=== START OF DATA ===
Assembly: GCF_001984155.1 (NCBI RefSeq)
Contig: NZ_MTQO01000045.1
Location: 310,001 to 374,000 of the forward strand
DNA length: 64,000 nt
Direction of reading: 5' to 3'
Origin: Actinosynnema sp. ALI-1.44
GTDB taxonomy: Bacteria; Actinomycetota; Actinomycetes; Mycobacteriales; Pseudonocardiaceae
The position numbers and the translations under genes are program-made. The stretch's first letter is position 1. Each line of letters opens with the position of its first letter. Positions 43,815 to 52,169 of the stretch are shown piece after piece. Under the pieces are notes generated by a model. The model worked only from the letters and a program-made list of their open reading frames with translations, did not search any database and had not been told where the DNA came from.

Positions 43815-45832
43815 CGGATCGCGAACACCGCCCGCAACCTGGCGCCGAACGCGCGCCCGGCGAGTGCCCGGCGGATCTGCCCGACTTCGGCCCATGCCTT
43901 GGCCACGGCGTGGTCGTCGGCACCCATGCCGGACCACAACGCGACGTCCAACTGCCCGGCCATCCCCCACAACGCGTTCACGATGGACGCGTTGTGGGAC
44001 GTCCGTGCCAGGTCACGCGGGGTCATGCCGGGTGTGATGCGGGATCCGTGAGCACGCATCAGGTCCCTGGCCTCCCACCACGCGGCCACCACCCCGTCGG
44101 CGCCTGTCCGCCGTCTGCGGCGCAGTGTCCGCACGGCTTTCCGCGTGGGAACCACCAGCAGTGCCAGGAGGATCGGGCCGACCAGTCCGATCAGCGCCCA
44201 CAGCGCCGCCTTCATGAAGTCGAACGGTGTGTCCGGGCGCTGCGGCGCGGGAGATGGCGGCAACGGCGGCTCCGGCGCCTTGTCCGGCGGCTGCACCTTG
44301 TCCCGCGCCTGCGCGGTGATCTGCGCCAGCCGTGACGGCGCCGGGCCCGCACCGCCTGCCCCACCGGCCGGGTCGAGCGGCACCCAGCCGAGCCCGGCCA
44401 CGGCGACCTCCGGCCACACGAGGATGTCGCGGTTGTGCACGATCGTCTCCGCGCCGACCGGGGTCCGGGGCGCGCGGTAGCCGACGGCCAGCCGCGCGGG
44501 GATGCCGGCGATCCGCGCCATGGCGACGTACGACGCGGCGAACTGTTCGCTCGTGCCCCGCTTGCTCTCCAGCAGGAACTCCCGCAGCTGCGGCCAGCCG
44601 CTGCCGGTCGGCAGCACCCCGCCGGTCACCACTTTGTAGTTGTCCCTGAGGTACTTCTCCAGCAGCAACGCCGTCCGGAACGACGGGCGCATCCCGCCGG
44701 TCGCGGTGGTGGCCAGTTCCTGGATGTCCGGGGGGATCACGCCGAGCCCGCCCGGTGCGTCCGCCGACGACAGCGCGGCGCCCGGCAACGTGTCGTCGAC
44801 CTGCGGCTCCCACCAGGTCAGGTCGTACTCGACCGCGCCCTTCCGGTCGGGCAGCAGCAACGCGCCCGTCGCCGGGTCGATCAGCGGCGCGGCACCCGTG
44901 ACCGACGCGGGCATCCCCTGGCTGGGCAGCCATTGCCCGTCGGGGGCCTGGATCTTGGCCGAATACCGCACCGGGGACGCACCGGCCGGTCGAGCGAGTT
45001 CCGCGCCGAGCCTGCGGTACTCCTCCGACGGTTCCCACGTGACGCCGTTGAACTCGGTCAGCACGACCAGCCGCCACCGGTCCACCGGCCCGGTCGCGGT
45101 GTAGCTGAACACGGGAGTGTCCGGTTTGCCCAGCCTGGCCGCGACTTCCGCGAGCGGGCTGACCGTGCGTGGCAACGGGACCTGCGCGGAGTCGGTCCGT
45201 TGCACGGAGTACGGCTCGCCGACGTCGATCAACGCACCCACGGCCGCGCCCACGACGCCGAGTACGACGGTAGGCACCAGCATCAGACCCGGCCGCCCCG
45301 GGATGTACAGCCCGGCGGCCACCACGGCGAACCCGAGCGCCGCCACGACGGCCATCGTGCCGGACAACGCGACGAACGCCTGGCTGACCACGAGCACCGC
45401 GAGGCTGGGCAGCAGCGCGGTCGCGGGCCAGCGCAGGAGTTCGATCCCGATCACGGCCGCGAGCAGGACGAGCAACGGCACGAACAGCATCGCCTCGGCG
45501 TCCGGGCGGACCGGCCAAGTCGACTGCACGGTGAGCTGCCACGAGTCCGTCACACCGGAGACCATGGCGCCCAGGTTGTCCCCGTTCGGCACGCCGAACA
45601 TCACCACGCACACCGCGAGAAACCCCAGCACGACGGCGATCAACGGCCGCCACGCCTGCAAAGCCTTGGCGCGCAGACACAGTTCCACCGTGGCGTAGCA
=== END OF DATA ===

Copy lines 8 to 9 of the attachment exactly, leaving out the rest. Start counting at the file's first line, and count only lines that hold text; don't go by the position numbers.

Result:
The position numbers and the translations under genes are program-made. The stretch's first letter is position 1. Each line of letters opens with the position of its first letter. Positions 43,815 to 52,169 of the stretch are shown piece after piece. Under the pieces are notes generated by a model. The model worked only from the letters and a program-made list of their open reading frames with translations, did not search any database and had not been told where the DNA came from.

Positions 43815-45832